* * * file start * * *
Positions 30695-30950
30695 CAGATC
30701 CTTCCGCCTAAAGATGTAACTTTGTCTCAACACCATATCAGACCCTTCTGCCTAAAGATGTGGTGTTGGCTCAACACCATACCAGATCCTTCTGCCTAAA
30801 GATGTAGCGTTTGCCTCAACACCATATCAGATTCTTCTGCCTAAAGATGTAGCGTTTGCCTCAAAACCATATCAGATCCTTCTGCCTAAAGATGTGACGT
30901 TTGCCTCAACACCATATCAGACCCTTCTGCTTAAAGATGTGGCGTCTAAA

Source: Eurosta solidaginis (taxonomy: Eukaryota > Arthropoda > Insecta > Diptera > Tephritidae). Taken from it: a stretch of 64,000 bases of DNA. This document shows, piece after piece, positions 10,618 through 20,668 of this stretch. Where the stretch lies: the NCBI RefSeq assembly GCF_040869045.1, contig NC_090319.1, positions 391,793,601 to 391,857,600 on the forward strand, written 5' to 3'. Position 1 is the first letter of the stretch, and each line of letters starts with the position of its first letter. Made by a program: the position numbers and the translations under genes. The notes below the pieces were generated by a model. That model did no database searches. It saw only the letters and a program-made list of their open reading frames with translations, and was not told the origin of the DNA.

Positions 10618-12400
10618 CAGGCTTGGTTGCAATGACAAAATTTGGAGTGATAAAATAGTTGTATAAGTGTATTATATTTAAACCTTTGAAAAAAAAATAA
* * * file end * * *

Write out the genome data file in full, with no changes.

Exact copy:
Positions 30695-30950
30695 CAGATC
30701 CTTCCGCCTAAAGATGTAACTTTGTCTCAACACCATATCAGACCCTTCTGCCTAAAGATGTGGTGTTGGCTCAACACCATACCAGATCCTTCTGCCTAAA
30801 GATGTAGCGTTTGCCTCAACACCATATCAGATTCTTCTGCCTAAAGATGTAGCGTTTGCCTCAAAACCATATCAGATCCTTCTGCCTAAAGATGTGACGT
30901 TTGCCTCAACACCATATCAGACCCTTCTGCTTAAAGATGTGGCGTCTAAA

Source: Eurosta solidaginis (taxonomy: Eukaryota > Arthropoda > Insecta > Diptera > Tephritidae). Taken from it: a stretch of 64,000 bases of DNA. This document shows, piece after piece, positions 10,618 through 20,668 of this stretch. Where the stretch lies: the NCBI RefSeq assembly GCF_040869045.1, contig NC_090319.1, positions 391,793,601 to 391,857,600 on the forward strand, written 5' to 3'. Position 1 is the first letter of the stretch, and each line of letters starts with the position of its first letter. Made by a program: the position numbers and the translations under genes. The notes below the pieces were generated by a model. That model did no database searches. It saw only the letters and a program-made list of their open reading frames with translations, and was not told the origin of the DNA.

Positions 10618-12400
10618 CAGGCTTGGTTGCAATGACAAAATTTGGAGTGATAAAATAGTTGTATAAGTGTATTATATTTAAACCTTTGAAAAAAAAATAA